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The Ethics of the Living Wage: A Review and Research Agenda

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journal contribution
posted on 24.05.2018, 14:46 by Andrea Werner, Ming Lim
To date, business ethicists, corporate social responsibility scholars as well as management theorists have been slow to provide a comprehensive and critical scrutiny of the Living Wage concept. The aim of this article, therefore, is to conceptualize the living wage (LW) in its philosophical as well as practical dimensions in order to open up the ethical implications of its introduction and implementation by companies. We set out the legal, socio-institutional and economic contexts for the debates around the LW and review arguments for, and against, it. Key philosophical arguments from the perspectives of sustainability, capability and externality are invoked and discussed in order to demonstrate the issues and challenges involved for companies, state and civil society actors. Relevant examples from the private sector are examined to demonstrate some of the practical issues involved when the LW is introduced by employers. The article also recommends avenues for a research agenda into the LW for business ethicists, CSR and management researchers in contexts such as the UK, where a voluntary, rather than mandatory, approach to the implementation of the LW is adopted.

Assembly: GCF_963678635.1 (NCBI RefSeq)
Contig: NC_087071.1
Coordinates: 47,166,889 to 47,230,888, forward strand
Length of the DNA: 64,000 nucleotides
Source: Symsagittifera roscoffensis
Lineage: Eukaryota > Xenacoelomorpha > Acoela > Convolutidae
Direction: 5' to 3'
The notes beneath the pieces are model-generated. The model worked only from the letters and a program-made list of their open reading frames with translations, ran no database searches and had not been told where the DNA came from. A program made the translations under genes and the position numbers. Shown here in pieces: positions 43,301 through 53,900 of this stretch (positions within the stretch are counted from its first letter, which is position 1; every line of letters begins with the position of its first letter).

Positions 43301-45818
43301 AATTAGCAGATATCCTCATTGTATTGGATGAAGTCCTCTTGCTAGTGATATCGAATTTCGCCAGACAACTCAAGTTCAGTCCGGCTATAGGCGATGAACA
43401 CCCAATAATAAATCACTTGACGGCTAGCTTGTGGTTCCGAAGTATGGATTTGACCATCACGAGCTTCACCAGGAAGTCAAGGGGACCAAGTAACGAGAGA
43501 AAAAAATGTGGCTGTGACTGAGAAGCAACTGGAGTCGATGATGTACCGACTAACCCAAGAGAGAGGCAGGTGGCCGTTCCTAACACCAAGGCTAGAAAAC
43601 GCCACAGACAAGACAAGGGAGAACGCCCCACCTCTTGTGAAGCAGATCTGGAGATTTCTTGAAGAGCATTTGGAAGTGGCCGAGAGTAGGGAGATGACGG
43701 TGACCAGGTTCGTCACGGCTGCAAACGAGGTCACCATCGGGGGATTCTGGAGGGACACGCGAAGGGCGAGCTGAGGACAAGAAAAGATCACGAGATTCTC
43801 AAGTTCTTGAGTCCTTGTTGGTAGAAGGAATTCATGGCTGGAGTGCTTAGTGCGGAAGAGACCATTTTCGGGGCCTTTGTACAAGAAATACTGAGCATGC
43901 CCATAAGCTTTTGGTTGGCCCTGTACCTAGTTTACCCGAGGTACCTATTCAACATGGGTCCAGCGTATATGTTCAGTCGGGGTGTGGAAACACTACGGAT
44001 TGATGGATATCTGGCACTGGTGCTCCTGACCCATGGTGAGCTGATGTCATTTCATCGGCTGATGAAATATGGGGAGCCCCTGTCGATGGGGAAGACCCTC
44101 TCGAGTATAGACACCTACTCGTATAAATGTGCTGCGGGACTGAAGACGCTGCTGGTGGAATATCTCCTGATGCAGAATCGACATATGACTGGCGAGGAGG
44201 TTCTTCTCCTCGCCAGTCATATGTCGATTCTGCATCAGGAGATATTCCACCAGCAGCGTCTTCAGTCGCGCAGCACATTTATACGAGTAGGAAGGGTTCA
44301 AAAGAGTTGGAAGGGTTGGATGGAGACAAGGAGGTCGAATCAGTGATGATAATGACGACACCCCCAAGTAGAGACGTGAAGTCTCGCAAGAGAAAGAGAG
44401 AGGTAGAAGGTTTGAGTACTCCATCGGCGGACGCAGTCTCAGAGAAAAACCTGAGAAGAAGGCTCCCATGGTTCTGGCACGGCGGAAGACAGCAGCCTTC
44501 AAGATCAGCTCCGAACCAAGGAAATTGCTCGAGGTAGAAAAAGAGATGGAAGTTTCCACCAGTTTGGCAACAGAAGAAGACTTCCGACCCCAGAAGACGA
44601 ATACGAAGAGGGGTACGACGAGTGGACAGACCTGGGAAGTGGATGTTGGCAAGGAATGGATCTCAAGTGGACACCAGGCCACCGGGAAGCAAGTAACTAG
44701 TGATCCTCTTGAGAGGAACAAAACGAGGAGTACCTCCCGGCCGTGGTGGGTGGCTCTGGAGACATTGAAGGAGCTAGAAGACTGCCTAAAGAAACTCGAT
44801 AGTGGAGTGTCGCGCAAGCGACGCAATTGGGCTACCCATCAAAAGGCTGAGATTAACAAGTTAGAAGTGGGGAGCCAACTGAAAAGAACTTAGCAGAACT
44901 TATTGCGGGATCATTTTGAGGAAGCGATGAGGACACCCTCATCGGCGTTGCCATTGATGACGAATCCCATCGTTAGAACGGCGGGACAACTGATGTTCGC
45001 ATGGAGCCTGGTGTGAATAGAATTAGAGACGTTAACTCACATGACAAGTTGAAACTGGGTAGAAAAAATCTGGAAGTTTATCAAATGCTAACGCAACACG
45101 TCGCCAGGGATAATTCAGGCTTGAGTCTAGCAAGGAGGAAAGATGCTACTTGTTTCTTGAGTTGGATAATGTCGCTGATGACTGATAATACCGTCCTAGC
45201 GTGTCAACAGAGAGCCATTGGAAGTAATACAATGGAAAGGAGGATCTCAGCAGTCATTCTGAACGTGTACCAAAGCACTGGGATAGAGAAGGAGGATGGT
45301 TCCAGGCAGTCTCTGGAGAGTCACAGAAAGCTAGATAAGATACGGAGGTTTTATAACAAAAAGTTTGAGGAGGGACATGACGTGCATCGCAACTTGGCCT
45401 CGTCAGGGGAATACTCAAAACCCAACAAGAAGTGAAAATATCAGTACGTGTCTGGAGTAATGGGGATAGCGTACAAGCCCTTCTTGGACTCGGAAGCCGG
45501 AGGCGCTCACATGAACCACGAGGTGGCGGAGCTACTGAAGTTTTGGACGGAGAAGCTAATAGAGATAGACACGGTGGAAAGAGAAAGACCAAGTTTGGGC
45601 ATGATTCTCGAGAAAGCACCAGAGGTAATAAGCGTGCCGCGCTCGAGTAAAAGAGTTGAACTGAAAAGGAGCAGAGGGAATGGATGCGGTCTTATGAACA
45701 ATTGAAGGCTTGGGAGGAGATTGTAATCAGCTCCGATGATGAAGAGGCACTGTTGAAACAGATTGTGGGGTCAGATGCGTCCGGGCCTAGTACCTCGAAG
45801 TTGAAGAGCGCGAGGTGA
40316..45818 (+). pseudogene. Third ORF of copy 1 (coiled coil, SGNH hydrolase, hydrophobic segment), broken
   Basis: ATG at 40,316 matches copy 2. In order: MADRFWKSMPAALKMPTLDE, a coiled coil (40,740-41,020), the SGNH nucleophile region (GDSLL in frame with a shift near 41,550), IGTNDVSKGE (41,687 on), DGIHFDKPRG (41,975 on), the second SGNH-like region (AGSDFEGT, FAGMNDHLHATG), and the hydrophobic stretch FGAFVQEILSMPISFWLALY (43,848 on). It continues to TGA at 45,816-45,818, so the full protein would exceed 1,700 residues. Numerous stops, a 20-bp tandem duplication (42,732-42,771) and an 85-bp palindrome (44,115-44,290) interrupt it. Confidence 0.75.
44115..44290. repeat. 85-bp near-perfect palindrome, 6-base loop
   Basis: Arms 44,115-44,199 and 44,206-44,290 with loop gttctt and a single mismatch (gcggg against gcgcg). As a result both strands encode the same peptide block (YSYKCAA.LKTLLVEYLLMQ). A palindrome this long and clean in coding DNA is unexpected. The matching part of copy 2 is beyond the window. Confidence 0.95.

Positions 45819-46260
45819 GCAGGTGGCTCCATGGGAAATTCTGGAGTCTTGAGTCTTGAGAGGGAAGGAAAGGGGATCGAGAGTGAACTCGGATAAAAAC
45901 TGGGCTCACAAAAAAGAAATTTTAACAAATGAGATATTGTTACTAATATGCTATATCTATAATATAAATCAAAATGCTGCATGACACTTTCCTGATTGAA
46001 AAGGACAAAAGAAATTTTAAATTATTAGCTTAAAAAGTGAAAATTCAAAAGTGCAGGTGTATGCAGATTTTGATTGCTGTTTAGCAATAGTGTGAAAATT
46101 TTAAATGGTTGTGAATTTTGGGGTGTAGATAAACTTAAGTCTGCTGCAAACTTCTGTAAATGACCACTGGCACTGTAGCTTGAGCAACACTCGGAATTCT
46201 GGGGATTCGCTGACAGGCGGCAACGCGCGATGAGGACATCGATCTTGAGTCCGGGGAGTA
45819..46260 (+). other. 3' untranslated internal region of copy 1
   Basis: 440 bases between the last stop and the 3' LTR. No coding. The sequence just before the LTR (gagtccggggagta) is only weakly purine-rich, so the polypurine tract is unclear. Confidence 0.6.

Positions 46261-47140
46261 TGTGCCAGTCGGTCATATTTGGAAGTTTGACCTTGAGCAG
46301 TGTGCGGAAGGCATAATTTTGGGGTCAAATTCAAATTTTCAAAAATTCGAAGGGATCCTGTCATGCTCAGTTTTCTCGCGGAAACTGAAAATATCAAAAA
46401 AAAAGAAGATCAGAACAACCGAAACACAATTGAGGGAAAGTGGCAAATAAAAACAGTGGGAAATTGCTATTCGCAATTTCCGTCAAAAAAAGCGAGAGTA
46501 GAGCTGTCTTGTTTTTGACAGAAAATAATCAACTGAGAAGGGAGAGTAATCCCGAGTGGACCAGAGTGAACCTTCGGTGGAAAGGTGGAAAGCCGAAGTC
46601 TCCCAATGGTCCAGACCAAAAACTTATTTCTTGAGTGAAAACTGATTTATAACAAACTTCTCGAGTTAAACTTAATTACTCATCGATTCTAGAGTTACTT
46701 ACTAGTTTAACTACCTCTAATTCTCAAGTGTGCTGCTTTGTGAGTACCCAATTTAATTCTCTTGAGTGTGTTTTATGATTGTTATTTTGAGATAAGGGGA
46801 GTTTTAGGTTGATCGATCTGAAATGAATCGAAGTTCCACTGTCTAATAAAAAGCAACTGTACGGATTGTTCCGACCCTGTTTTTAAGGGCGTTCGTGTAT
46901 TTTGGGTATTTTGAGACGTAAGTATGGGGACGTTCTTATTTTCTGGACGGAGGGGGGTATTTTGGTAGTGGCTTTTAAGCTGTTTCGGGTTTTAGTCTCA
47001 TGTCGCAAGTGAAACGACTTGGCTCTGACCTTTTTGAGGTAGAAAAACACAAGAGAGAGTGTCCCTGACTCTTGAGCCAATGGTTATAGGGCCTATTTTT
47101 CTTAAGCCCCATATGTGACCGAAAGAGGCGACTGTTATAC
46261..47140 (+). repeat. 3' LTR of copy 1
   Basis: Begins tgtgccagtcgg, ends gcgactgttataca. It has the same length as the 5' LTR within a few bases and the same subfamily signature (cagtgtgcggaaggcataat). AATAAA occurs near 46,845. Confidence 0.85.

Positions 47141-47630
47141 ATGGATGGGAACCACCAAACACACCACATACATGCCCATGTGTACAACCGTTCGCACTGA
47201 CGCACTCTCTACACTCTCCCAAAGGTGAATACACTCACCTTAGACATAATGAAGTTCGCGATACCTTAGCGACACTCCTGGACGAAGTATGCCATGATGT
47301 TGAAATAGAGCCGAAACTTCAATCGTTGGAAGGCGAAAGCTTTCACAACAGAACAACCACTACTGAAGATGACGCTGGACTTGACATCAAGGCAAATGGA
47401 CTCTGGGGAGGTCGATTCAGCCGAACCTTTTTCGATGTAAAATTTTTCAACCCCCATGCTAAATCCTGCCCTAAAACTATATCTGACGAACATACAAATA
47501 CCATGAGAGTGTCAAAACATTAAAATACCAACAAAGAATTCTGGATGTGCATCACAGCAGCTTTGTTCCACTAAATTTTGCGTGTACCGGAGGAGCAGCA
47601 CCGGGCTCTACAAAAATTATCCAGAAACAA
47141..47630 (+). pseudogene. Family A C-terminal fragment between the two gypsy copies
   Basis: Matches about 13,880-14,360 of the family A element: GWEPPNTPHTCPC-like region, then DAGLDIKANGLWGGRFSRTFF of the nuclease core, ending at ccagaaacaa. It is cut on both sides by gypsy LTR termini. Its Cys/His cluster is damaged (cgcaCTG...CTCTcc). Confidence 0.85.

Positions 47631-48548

History

Citation

Journal of Business Ethics, 2016, 137 (3), pp. 433-447

Author affiliation

/Organisation/COLLEGE OF SOCIAL SCIENCES, ARTS AND HUMANITIES/School of Business

Version

VoR (Version of Record)

Published in

Journal of Business Ethics

Publisher

Springer Verlag (Germany)

issn

0167-4544

eissn

1573-0697

Acceptance date

31/01/2015

Copyright date

2015

Available date

24/05/2018

Publisher version

https://link.springer.com/article/10.1007/s10551-015-2562-z

Language

en